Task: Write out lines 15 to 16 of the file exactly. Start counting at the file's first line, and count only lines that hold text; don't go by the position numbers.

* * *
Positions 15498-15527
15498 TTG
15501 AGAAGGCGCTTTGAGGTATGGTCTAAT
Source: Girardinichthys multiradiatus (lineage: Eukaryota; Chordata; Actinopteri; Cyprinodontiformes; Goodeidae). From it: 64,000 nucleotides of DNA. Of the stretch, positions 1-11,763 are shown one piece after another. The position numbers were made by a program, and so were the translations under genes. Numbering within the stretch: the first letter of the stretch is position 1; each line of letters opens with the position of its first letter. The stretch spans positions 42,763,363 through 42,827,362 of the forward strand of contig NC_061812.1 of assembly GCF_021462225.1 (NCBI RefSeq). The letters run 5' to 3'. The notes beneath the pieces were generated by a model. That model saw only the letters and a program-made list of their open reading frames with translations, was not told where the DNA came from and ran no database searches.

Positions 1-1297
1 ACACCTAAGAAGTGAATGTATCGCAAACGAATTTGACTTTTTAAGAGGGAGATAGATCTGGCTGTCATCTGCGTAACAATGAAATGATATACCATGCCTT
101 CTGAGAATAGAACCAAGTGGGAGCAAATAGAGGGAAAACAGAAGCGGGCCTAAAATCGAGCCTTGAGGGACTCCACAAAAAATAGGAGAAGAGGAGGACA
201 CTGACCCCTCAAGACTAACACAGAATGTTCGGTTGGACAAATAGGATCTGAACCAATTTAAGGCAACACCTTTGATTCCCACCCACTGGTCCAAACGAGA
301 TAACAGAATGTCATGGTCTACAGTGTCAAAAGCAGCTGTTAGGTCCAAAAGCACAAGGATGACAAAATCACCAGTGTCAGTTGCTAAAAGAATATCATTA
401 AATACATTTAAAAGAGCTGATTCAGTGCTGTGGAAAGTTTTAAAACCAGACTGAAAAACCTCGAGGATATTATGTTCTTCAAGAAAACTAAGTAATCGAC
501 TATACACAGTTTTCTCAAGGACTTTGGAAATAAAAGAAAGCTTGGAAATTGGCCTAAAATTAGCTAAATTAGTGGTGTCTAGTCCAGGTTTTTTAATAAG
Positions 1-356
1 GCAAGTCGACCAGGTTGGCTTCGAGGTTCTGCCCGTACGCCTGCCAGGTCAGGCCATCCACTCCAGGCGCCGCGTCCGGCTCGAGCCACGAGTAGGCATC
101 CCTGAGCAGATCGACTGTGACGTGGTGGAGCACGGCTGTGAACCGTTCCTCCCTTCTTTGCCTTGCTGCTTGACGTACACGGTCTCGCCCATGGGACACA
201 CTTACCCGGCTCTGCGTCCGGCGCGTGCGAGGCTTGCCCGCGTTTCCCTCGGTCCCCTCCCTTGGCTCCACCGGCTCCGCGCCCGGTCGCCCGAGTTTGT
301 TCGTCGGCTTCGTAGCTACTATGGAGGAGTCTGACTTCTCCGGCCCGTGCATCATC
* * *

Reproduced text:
201 CTTACCCGGCTCTGCGTCCGGCGCGTGCGAGGCTTGCCCGCGTTTCCCTCGGTCCCCTCCCTTGGCTCCACCGGCTCCGCGCCCGGTCGCCCGAGTTTGT
301 TCGTCGGCTTCGTAGCTACTATGGAGGAGTCTGACTTCTCCGGCCCGTGCATCATC